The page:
Reply
    • wili

       /  July 14, 2015

      The huge increases in likelihood of extreme flooding of coastal cities with even a one meter rise is what most people don’t get. They think, “Oh, the water will be rising slowly, so we’ll have plenty of time to prepare. But that’s not how it’s going to pan out.

      First of all, almost no coastal areas anywhere in the world are preparing with anything like the kind of urgency even the most likely scenarios would require.

      But more importantly, most areas will go through years where nothing much seems to be different is going on besides some ‘nuisance’ flooding (Florida Denialese for slr washing away roads and buildings).

      But then one of these 100-year or worse monster storms will come along and just wipe out or severely damage entire cities–think Haihan with 40 foot surges and worse. These are the kinds of storms (I’ll say it again–and worse) that will likely be hitting populated coasts and cities somewhere in the world every single year, or multiple times a year.

      Not sure how long global civ can take that kind of pounding on top of everything else.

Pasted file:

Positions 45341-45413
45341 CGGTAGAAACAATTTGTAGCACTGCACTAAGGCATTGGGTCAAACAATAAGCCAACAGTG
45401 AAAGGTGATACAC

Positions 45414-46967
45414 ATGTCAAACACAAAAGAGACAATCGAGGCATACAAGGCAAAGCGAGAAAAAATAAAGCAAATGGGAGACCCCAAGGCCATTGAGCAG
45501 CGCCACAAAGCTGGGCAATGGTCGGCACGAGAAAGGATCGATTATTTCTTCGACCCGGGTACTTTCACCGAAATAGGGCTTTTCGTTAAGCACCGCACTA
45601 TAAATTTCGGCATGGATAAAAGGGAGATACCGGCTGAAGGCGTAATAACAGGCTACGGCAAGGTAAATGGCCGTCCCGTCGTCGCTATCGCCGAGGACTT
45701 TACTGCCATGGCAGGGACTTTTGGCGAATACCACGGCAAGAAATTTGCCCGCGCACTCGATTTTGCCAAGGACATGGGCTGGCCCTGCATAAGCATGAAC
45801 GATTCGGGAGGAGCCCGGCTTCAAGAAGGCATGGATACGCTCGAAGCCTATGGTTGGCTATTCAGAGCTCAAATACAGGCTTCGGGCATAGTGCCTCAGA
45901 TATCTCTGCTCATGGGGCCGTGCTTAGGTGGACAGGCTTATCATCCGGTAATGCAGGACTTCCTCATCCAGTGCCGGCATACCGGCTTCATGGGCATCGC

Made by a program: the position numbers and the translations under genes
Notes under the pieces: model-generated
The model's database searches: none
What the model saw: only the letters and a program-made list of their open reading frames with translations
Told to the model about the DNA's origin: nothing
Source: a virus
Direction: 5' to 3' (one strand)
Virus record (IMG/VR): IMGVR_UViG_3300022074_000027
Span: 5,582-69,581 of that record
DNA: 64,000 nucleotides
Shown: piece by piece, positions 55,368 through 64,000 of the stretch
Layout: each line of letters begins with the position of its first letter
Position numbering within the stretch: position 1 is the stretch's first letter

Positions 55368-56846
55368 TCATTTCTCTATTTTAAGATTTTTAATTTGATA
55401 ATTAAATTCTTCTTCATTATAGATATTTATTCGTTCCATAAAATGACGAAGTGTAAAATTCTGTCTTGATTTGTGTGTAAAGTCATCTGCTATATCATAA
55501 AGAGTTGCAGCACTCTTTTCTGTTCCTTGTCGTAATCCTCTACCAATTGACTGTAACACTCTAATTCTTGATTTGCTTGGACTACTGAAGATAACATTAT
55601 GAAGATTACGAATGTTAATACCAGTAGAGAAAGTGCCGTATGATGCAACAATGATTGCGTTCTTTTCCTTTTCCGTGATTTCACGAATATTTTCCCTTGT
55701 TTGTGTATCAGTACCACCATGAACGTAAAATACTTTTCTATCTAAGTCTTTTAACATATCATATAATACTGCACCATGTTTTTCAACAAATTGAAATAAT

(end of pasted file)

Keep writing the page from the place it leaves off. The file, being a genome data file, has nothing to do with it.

When we turned to fossil-death-fuels as our primary fuel source, we were essentially declaring war on the future. That war is now falling around our heads, and we will be on the losing side, even as we continue to ‘arm’ the ‘enemy’ at the rate of ~ 1/2 billion atom bombs a day…

      /rant

      Reply
    • Alaska rate of burning is 1 month ahead of the record 2004 fire season as of today. Total acres burned for Alaska alone now at 4,750,000. At this rate, we hit a new record year within 10-15 days.

      Reply
  41. A friend just returned from a “cruise” on the Elbe R. Or rather bus tour since the river was almost dry. Temps in 90s, 100s. No fans. Many deaths not much reported here. Surprise, surprise. Wasn’t quite as much fun as he’d hoped.

    Reply
    • So hold on. He went on a bus tour on the Elbe and people died due to heat exhaustion?

      Reply
      • Gee, that wasn’t too clear was it? Supposed to be a fancy river cruise but the River Elbe was too low to float the boat. It was hot and no one had fans, much less AC. He heard that there were deaths all over Europe from the heat. I read it was 104.6 in Kitzingen, Germany at the time.

        Reply
  42. I would like to interview you about this post and your work more generally on my talk show that airs 9-noon east coast and for Progressive Maryland where I blog. I have written extensively at http://www.halginsberg.com on the ongoing human-caused ecological collapse. If you are interested, please email me.

    Reply
    • Hello Hal. I’d certainly be up for it. Will fire off an email presently. Best wishes and best of luck with your various endeavors.

      — R

      Reply
  1. The Hothouse Yet Worsens — Japan Meteorological Agency Shows June of 2015 Tops Out a Century of Heating | robertscribbler